1. Be not so quick to agree. It is natural, perhaps almost unavoidable, to embrace conclusions with which we are in agreement.. The real challenge is to rise above our own preferences and insist on the same level of proof from someone with whom we agree as we would from someone far removed from our views. You’re a better man than me if you can do this consistently.
2. It’s not often black and white. And no, this has nothing to do with race relations. Anyone with the benefit of three or more decades in the bank, has probably learned that there are issues and nuances to most issues beyond the simple yes/no - zero sum game. The truth often lies somewhere in the middle. It may be a lot closer to one position than the other, but it is seldom at either extreme.
3. Consider the source. Nearly everyone has an agenda. Simply wanting to be right is itself an agenda. If an individual stands to gain politically or materially from the position they advance, take a second look. This is not to say that having an interest in the outcome necessarily invalidates an opinion, but if does perhaps call for greater scrutiny. I’ve seldom met a real estate developer favoring more restrictive zoning laws.
4. Beware of inductive reasoning. This is perhaps my biggest pet peeve, as it seems to be the most pervasive. I see more and more postings that make the fatal logical fallacy of using a specific example as proof of a general proposition. Many of them are is vitriolic as they are logically incoherent. For example, I recently came across a posting citing a particular politician saying something really stupid, it then uses this statement to support the conclusion that all [pick political party] are stupid. Not only is this an unsupportable inference as to the political party, I would even go so far as to say it’s unfair to the speaker - despite having said something undeniably stupid. Saying any number of stupid things does not automatically make the speaker “stupid” – or at least that’s what every husband fervently hopes.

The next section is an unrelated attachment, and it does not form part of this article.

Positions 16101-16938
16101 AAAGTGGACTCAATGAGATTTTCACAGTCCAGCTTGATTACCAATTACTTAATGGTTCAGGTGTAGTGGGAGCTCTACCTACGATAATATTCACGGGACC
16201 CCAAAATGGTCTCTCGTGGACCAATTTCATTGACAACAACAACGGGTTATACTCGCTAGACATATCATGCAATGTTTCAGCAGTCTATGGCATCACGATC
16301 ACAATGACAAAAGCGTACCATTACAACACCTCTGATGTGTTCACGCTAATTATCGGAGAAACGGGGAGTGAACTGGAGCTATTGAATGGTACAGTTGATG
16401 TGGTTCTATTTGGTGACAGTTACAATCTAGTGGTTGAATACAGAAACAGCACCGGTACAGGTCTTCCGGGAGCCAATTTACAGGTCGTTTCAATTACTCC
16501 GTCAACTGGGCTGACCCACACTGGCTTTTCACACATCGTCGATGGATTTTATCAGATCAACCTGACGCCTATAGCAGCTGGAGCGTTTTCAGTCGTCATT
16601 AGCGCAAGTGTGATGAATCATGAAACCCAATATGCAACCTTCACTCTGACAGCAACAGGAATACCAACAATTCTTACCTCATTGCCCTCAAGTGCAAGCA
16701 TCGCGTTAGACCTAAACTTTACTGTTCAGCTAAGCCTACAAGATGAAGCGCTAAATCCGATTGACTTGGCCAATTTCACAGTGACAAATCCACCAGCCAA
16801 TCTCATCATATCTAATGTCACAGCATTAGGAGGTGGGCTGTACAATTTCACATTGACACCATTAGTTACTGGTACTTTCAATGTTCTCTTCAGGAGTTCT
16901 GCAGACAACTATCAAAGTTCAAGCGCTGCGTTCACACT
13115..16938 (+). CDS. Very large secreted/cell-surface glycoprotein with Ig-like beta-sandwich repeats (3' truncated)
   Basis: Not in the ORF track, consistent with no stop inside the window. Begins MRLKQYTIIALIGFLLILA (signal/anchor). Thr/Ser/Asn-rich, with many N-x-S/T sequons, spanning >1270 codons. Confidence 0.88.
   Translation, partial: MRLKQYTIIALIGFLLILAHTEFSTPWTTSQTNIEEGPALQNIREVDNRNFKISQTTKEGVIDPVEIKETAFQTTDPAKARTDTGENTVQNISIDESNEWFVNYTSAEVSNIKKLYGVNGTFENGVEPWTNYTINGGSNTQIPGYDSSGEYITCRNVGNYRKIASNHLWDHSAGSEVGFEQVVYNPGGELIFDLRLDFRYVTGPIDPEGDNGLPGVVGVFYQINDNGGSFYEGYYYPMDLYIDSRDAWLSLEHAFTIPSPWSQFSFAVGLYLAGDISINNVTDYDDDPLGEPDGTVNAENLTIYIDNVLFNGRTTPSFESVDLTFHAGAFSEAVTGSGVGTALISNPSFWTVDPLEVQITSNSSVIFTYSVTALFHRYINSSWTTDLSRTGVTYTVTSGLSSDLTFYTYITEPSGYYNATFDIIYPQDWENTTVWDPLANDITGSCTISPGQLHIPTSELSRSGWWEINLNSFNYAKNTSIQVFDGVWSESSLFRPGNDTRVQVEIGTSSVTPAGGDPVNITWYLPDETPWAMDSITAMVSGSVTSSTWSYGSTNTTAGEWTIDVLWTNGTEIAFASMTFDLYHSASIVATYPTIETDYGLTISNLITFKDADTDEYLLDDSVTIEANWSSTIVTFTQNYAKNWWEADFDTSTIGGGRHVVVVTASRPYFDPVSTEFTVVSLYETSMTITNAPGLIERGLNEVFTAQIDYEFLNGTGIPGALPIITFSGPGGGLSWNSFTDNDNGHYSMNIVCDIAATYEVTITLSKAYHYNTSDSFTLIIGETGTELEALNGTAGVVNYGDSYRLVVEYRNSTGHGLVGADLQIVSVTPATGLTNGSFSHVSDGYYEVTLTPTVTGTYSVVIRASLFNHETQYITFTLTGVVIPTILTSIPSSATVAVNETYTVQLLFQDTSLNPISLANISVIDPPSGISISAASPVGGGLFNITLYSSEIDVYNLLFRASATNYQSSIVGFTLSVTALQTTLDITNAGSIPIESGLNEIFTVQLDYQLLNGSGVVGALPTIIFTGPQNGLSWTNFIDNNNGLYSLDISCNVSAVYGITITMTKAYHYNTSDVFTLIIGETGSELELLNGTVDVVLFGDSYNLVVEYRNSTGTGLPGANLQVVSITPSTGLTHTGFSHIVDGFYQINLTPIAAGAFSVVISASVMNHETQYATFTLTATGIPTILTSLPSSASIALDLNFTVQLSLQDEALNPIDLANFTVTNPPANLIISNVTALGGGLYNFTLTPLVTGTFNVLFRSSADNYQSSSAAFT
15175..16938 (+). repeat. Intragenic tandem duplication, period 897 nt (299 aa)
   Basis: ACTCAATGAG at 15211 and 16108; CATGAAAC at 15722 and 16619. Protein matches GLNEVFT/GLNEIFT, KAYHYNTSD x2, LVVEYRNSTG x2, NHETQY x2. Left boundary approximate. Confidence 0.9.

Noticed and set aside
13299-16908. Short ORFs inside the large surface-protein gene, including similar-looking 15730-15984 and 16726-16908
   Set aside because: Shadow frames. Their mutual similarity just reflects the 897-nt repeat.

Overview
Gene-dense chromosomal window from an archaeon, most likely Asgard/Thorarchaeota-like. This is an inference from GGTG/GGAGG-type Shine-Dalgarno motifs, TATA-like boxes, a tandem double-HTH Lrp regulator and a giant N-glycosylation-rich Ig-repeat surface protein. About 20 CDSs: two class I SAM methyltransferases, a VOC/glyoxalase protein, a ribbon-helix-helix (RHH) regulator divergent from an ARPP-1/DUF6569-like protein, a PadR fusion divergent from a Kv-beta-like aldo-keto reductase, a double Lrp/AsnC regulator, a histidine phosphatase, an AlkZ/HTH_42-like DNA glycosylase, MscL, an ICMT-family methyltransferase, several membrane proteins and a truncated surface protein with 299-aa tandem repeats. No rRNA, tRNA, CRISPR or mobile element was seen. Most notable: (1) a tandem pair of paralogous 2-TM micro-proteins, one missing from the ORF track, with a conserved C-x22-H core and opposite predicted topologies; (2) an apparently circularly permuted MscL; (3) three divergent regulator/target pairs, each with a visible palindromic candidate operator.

5. Beware of numbers and statistics. They are so easily manipulated. Here’s a simple example: If someone says to you, “don’t use Brand X; it’s twice as likely to give you cancer than Brand Y,” you might quickly trash you’re entire Costco lifetime supply of Brand X. However, if you were to discover that Brand X users had in increased cancer rate from 1 in 100 Million to 1 in 50 million, you probably would keep it in the cupboard. Yet the statement as to “twice as likely” was absolutely correct; it was just presented to make a specific skewed point. The claim was correct as to proportion but selectively silent as to magnitude.
6. Not so fast. The media is in a competitive race to be the first to reach a conclusion. The truth often takes time to present itself, and the first impression is often wrong.
7. Beware the purveyor of motives. This is really a species of inductive reasoning, but a particular act is not necessarily indicative of a given state of mind. Unless you can see into the human heart and mind, don’t be so quick to ascribe a particular motive to particular act, and question those claiming such omniscience, particularly when the motive plays into their own agenda (see no. 3 above)
8. Distrust absolution. Think twice before you accept the position that your personal condition is the fault and responsibility of someone else. It is an attractive and seductive proposition – being absolved of our “sins.” It is also the oldest trick in the book to weaken and enslave.
9. Lastly (for now any way), write does not make right. Do not assume that just because someone has reduced something to a writing it is necessarily true. No one is fact checking what gets posted out there, and some of it is just plane made up. (Of course all of this is just my opinion, so it doesn’t have to be true).